CMS will also be increasing new technology add-on payments for novel gene therapies for sickle cell disease, which disproportionately impacts Black and other underserved demographics; carving out a separate payment for small independent hospitals that maintain a buffer stock of essential medicines; and requiring that at least half of the 200 new graduate medical education slots being made available in 2026 go toward psychiatry.

“Hospitals should be a place you go into and get the care you need, regardless of whether you’re struggling to afford your rent, the color of your skin, or what else is going on in the world around you,” U.S. Department of Health and Human Services Secretary Xavier Becerra said in a release. “The Biden-Harris Administration is doing everything in its power to ensure hospitals have the prescription drugs and supplies they need so providers can focus on what they do best—helping our loved ones be healthy.”

Another part of the proposed rule outlines CMS’ plans for the mandatory Transforming Episode Accountability Model (TEAM), which would test whether episode-based payments for five common procedures would incentivize better coordination between providers during and after surgery.

Liz Fowler, Ph.D., deputy administrator at CMS and director of the CMS Innovation Center, said the model is a direct response to post-discharge care breakdowns that lead to complications and increased utilization down the line.

“By bundling all the costs of care for an episode, this proposed rule can incentivize care coordination, improve patient care transitions, and decrease the risk of an avoidable readmission,” she said in a statement.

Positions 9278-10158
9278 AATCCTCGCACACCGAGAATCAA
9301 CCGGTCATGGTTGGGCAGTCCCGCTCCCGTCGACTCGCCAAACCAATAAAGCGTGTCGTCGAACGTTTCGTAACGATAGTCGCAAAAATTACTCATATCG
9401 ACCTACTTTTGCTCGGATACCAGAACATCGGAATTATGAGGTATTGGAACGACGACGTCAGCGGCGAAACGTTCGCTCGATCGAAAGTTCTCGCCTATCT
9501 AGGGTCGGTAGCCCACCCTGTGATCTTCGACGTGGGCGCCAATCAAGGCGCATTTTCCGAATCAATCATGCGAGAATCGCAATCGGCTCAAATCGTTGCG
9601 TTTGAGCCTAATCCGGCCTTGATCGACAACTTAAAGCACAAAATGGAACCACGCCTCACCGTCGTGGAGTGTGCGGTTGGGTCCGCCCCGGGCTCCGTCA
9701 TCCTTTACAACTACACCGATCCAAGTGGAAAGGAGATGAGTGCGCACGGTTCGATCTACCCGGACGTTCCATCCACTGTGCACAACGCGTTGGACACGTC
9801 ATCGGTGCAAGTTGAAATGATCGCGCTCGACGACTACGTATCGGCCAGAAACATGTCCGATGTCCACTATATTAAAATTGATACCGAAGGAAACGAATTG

Premier’s Saha said that her organization generally views voluntary models as “ideal” but values CMS’ interest in stakeholder feedback as it designs TEAM and urged the agency to continuously monitor the mandatory model for any implementation challenges.

AHA’s Thompson went a step further, saying her organization is “very concerned” by the mandatory model proposal. Existing models like the Comprehensive Care for Joint Replacement model and the Bundled Payment for Care Improvement model have not yielded “significant” net savings, she said. And for smaller or financially strained providers, the requirement “to take on risk for large, diverse bundles may require more financial risk than they can bear,” she said.

CMS said other areas of its proposed rule would support emergency preparedness by implementing a permanent streamlined data reporting structure for infectious diseases like COVID-19, influenza and respiratory syncytial virus.

The agency also said it is soliciting public comment on how hospital Conditions of Participation could be updated to improve maternal health services. These could relate to standards of practice, obstetrical services staffing and training, the agency said.

“Hospitals play such a central role in the diverse communities they serve,” said Meena Seshamani, M.D., Ph.D., CMS deputy administrator and director of the Center for Medicare, said in a statement. “Our proposed payments to hospitals further recognize the cost of unmet social needs, advance access to innovative and essential treatments, expand the behavioral health workforce and ultimately help provide hospitals the vital tools they need to better serve all communities.”

The public will have 60 days to comment on the proposed rule, which is set to be published in the Federal Register May 2.